- Cash – the nearest credit card machine or ATM is in Popayán. And preferably small bills. 5.000 pesos on the volcano is a lot of money. A total of $2-300.000 pesos should be enough for a few days to cover food, guide, busses and a place to sleep.
- If you want to lure out the Condor, it is advisable to bring some half-rotten meat of some sort. We brought fairly large styrofoam box full of decomposing cow tripe. The smell was horrendous, but it was worth every stinky second the minute the condor appeared.
How to get there
To be honest, I have no idea. I was fortunate enough to get invited by a friend who knew how to arrive, which guide to contact, etc. We even called in advance to make sure the weather was good. But, that shouldn’t keep you from going. If you plan to make it a one-day trip, then leave early. We drove from Cali around 5 AM and got back at 8 PM.
If you have your own car, then simply type “Puracé” into the GPS app on your phone (I use the free Maps.Me which uses no data) and you should be able to arrive easily to the pueblo. If you plan to drive all the way up to the volcano rim (you still need to hike for an hour each way), a 4×4 is recommended. If you have no car, then jump on a bus to Popayán from the Cali bus terminal – they leave every 15 minutes and cost around $15.000 pesos for the two-hour trip. Once at the bus terminal in Popayán just ask for the bus to Puracé. It’s on the road towards La Plata. We saw several busses pass by when we were there. It will probably take another hour to reach the village on some truly scenic mountain roads. In Puracé just ask for a guide to help you. There are plenty available and income opportunities are few. Don’t expect bilingual, though. Their services are cheap and they are very friendly. Tell them that you want to visit the volcano, see the condors and maybe the Frailejón forest. If you are walking/hiking the entire time, you should expect to spend at least 2 days in Puracé. Some very basic and very cheap sleeping options are available on the mountain. Most likely it will just be a private residence offering to rent you a bed for the night.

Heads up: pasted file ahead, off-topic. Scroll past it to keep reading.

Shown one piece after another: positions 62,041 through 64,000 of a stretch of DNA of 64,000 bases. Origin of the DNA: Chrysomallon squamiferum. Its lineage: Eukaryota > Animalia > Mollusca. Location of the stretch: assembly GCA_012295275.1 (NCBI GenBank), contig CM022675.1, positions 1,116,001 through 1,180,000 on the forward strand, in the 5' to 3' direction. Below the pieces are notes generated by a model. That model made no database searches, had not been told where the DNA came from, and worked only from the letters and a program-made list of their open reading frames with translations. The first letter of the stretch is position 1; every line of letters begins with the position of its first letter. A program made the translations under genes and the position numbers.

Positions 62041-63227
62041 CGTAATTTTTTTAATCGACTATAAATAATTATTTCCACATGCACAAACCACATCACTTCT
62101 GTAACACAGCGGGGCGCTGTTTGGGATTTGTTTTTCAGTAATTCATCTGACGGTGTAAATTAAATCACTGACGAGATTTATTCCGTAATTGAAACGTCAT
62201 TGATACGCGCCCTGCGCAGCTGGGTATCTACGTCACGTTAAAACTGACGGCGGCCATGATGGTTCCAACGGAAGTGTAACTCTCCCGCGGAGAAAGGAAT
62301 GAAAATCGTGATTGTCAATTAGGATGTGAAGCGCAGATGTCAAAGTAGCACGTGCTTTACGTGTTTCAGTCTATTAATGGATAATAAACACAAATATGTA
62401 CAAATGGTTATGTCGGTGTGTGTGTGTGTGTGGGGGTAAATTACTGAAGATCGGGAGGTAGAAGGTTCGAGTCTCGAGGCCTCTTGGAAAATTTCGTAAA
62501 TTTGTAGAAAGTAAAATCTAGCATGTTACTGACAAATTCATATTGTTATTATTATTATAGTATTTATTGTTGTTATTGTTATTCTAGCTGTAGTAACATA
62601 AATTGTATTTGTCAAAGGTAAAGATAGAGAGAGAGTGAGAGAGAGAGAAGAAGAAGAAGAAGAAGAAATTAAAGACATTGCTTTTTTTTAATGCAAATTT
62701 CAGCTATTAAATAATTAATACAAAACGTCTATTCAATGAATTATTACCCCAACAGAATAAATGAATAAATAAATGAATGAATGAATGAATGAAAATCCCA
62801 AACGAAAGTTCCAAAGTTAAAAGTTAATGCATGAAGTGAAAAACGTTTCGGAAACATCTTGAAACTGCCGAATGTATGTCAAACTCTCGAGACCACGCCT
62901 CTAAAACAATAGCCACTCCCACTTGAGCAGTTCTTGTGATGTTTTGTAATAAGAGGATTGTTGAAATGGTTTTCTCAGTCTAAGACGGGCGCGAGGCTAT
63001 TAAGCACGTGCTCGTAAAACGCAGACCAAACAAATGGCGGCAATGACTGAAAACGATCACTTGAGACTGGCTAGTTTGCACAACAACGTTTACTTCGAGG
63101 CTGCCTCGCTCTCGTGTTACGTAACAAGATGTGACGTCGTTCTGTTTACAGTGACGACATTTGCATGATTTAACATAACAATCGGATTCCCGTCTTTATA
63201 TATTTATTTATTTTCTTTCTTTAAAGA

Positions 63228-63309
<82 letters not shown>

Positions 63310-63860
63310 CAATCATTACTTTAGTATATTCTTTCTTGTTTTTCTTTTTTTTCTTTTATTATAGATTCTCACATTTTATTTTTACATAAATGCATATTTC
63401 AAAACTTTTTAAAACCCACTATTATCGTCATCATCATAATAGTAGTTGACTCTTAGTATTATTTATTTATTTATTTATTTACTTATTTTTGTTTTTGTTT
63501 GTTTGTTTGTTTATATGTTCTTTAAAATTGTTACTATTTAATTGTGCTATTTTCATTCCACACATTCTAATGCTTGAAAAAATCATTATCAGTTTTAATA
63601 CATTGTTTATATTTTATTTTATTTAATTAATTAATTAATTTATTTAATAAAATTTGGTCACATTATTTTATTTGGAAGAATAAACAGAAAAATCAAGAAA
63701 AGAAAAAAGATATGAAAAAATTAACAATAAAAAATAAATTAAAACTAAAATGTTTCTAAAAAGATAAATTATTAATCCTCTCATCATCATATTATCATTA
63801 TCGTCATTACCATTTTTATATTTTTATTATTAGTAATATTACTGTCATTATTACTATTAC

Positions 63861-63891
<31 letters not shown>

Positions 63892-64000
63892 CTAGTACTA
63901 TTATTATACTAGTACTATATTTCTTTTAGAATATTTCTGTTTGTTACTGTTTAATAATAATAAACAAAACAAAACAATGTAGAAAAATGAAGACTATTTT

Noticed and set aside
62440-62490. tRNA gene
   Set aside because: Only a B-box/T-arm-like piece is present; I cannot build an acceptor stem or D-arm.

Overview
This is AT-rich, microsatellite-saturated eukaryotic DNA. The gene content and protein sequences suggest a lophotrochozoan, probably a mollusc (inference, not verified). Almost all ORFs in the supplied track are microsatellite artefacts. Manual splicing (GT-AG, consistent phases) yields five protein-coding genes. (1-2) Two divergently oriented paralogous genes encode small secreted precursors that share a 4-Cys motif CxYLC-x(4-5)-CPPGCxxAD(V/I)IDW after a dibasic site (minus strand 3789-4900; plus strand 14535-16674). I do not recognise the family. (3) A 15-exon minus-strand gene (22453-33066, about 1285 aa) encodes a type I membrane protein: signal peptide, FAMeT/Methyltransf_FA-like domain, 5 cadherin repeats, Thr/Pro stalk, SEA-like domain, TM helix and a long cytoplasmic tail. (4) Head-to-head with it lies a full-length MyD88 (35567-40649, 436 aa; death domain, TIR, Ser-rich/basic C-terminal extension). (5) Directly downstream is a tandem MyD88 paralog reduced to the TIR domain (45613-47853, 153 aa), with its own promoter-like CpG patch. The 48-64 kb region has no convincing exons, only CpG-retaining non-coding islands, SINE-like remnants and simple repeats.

Just the other day, I saw that a tour operator from Cali called Oso de Páramo has begun making trips to Puracé. So if you prefer to leave the planning in the hands of professionals, here’s your chance.
Do not expect a 5-star hotel experience and do not bring your high-heeled/high-maintenance girlfriend. Other than that, just saddle up and let the adventure begin!